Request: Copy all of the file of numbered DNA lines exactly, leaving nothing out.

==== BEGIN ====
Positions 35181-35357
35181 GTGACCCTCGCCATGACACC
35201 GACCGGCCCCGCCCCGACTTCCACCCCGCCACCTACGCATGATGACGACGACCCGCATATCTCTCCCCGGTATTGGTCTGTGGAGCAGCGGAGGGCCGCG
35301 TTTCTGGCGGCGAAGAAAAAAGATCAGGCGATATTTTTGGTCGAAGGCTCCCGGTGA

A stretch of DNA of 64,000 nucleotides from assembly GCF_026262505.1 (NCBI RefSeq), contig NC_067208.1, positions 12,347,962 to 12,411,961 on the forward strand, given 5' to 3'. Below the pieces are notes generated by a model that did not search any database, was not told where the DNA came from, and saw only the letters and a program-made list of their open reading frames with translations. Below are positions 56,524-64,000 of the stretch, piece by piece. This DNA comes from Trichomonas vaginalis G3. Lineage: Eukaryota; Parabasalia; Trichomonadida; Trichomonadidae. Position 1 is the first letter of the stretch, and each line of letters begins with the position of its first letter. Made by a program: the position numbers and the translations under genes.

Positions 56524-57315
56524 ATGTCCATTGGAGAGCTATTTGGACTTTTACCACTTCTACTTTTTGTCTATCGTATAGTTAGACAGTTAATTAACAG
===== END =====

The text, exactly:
Positions 35181-35357
35181 GTGACCCTCGCCATGACACC
35201 GACCGGCCCCGCCCCGACTTCCACCCCGCCACCTACGCATGATGACGACGACCCGCATATCTCTCCCCGGTATTGGTCTGTGGAGCAGCGGAGGGCCGCG
35301 TTTCTGGCGGCGAAGAAAAAAGATCAGGCGATATTTTTGGTCGAAGGCTCCCGGTGA

A stretch of DNA of 64,000 nucleotides from assembly GCF_026262505.1 (NCBI RefSeq), contig NC_067208.1, positions 12,347,962 to 12,411,961 on the forward strand, given 5' to 3'. Below the pieces are notes generated by a model that did not search any database, was not told where the DNA came from, and saw only the letters and a program-made list of their open reading frames with translations. Below are positions 56,524-64,000 of the stretch, piece by piece. This DNA comes from Trichomonas vaginalis G3. Lineage: Eukaryota; Parabasalia; Trichomonadida; Trichomonadidae. Position 1 is the first letter of the stretch, and each line of letters begins with the position of its first letter. Made by a program: the position numbers and the translations under genes.

Positions 56524-57315
56524 ATGTCCATTGGAGAGCTATTTGGACTTTTACCACTTCTACTTTTTGTCTATCGTATAGTTAGACAGTTAATTAACAG